Pesto Tradizionale Just Flew In

6a00e55029641d88340120a5c040b1970b-800wiPesto alla Genovese by Casa Lombardi just flew in,  travelling first class. It deserves all this attention because it is different than any other pesto sauce you can find in the market. As it is fresh, it needs to be kept refrigerated. The Lombardi family only uses the best ingredients: [reading the label] EV Olive Oil, parmigiano aged longer than 36 months, pecorino romano DOP, pinenuts from the pine forest of San Rossore, a natural reserve, and the famous basil from Pra (DOP genovese), the village near Genova where pesto sauce was invented.

Recipe: bring the pesto to room temperature, cook pasta (better trenette or tagliolini – but any shape will do), drain, open the jar, pour the content of the jar on the pasta and mix. If you are able to turn on the burners on your stove, you have no excuses. You can serve a beautiful plate of pasta, feel proud and make four people very happy.

PS If you want to get fancy and emulate the Genovesi, after you put the pasta in the pot and the water starts boiling again, add string beans and potato cubes. The starch from the potatoes and the crunchiness of the string beans add a great texture to the dish and makes it sublime.

Join the Conversation

  1. I strongly suggest the potato cubes and string beans addition; sublime indeed!
    Buon Appetito!

  2. gareth spencer jones says:

    Hi All
    Another inspiring note from Martina. Folow thr traditions of Pesto and use trofie of you can find it – always with potato (waxy variety please) and tiny pieces of haricot beans can only increase your pleasure 1000 fold.
    Pesto is big in England and all on sale is pasteurised – so how can that be Pesto All Genovese I ask?
    If anyone is lucky enough to visit Camoli (30 mins from Genova on the little coastal train) eat pesto in the tiny restaurants above the town – follow the track up to the church and it’ll be obvious where to go.
    Ah pesto – can life get better? (well yes, truffles follow next month…………).
    Gareth / London

  3. ciao Gareth! so great to read you here.
    when you come to America, you should try our pesto. less charming, but also less expensive than a trip to Camogli!
    keep these lovely comments coming!

  4. we made our own just last month – an especially good year for basil in Pennsylvania and New Jersey! and we (3 of my four daughters and me) didn’t even get a ‘named’ variety – but my husband prepares the vegetable bed every spring with a big helping ‘hand’ from bags of manure, so perhaps that was something to do with it. in NJ it is much more humid and hot, 10 degrees cooler in the mountains – but both places did well. I shall be interested to see how it goes – and perhaps I should try your pesto to taste the difference – am going away tonight for a week, but will get back to you when I return.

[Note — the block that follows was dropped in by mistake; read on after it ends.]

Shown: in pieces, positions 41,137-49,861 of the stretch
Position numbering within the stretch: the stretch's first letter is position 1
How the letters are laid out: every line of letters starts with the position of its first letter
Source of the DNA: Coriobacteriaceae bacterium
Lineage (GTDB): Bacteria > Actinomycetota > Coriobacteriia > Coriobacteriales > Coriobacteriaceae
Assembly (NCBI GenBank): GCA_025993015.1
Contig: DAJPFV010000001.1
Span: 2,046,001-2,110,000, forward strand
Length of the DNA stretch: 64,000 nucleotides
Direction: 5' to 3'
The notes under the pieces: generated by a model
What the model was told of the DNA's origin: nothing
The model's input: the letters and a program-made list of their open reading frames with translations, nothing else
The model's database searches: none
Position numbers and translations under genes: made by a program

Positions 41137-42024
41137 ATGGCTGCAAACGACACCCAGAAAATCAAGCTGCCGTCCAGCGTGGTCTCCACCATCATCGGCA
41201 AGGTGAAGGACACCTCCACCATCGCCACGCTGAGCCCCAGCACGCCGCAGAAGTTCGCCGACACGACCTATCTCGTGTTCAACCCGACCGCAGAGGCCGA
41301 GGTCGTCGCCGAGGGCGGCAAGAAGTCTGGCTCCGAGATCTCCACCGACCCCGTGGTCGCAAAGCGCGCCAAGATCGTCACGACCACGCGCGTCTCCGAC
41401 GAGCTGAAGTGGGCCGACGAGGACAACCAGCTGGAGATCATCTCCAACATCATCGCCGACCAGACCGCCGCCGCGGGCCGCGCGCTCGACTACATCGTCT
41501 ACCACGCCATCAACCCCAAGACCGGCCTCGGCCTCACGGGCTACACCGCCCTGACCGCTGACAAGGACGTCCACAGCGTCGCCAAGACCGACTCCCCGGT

5. true, we had a good summer for basil. mine grew in a pot on my terrace and did very well. i cut a big bunch for Martina and she said it lasted for a long time fresh and fragrant. but the basil we have here is different than the one used for Pesto alla Genovese by Casa Lombardi. they use the basil from Pra, which has smaller leaves and a more delicate fragrance. try it when you get back and let us know.

  6. Hello Everybody!
    I’ m Stefano, I’m a new “purchase” of Gustiamo. I come from Genova the native land of Cristoforo Colombo..that discovered this fantastic continent the 12th october(next Monday!) of some years ago….and, obviously, the native land of the Pesto.
    I have been eating pesto since I was born before from my granny and after from my Mom.
    I arrived in NYC only one week ago, for me it’s all incredible a little difficult…but Pesto save me!
    my first real diner in NYC was with a Pesto…& red potetos (realy strange for me) that diner was like at “Casa” and not only for the Pesto alla Genovese by Casa Lombardi, very very similar thereto of my family…but above all for the plesent company,
    thank’s Beatrice and Micheal!
    …..Beatrice is my boss!

Comments are closed.